Every now and then, it's gratifying to see that we've supported the right company for the right reasons. The last computer we bought here was a Dell, and while all the highlights escape me just now, I can say we've all (all 5 of us) have been very happy with it. It does all we ask and then some. This morning I was reading over at EcoGeek and I saw that Dell has been pushing long and hard (since 1991 in fact) to be the environmentally conscious leader in the technology field. Everything from a tree planting program, a packaging optimization program, a used computer and peripherals program, a computer donation program; leaving a smaller carbon footprint is a high priority for these folks. Even their inbound components are considered. Instead of having the inbound parts delivered on those wooden pallets we've all seen, starting back in 2005 Dell has been having them brought in on "slip sheets", three-pound, .03-inch thick plastic sheets that has resulted in more than 8,000 tons of wood reduction for inbound shipments. More than 8000 tons!
In 2006, Dell saved over 24,000 tons of packaging material by annual reduction and elimination of corrugated, plastic foam, and wood materials. Wow...
As if that's not enough, Dell also demands their design stage be greener. Dell's Design for Environment (DfE) program incorporates into product development environmental attributes such as reduction of environmentally sensitive materials, decreases in equipment energy consumption, extension of product life span and utilization of parts that can be reused, resold or recycled. Extension of product life span...cool, I'd like my computer to live a little longer, thanks. Good idea, hmm?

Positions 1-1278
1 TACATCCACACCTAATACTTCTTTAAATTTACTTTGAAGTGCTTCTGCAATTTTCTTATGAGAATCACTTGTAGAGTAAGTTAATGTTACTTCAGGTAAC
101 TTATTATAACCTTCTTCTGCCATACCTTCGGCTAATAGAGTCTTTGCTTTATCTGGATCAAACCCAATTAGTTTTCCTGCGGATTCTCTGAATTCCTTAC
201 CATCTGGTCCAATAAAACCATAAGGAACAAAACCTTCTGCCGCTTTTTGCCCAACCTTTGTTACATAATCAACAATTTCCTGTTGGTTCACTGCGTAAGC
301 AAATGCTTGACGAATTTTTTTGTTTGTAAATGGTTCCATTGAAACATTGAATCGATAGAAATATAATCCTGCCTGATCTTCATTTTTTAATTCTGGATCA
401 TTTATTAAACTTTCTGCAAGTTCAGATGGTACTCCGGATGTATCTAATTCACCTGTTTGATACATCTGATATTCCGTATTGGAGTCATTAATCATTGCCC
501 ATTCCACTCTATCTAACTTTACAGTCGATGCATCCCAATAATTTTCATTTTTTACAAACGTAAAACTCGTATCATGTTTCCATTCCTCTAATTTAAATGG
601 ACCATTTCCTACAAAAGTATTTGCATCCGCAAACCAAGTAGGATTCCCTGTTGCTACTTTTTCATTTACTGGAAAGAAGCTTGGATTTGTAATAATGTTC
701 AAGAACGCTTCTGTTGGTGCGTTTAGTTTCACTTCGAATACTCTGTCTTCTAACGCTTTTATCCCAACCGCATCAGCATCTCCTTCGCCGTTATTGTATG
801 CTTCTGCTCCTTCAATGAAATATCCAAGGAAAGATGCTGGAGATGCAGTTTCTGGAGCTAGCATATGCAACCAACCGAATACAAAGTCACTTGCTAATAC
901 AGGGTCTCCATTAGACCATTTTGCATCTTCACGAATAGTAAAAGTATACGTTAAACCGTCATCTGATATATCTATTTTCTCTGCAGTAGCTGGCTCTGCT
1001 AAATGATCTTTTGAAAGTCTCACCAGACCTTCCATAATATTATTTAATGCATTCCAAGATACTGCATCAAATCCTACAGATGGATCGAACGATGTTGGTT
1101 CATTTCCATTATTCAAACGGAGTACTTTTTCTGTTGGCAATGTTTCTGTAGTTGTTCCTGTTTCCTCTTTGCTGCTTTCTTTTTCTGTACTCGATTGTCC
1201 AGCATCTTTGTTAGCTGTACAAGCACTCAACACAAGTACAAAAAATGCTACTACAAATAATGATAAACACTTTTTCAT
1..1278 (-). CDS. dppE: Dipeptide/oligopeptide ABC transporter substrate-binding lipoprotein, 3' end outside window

So the next time you wonder what one person can do to help the environment, beyond shutting lights off when you aren't in the room, consider spending your computing dollars at Dell. We can change the world with our dollars.
Even knitters know this. Many knitters are seeking out handmade sweaters at thrift shops with an eye for the yarn therein. I know of at least three that have scored some very nice wool this way. They buy the sweater for a few dollars, carefully frog it (also known as taking it apart) and roll the wool into a ball to be used in some other project. So that $3 wool sweater that someone else found to be too itchy or ugly, or whatever, finds a new life in a pair of socks, or mittens or sometimes even a new sweater. Many knitters and spinners are seeing the eco-advantages to using vegetable dyes over alkaline ones, even more folks are using wooden needles. There are some amazing birch and bamboo needles out there, and some very soft soy yarn. Soy!
Even we knitters can change our world, one stitch, one dollar at a time.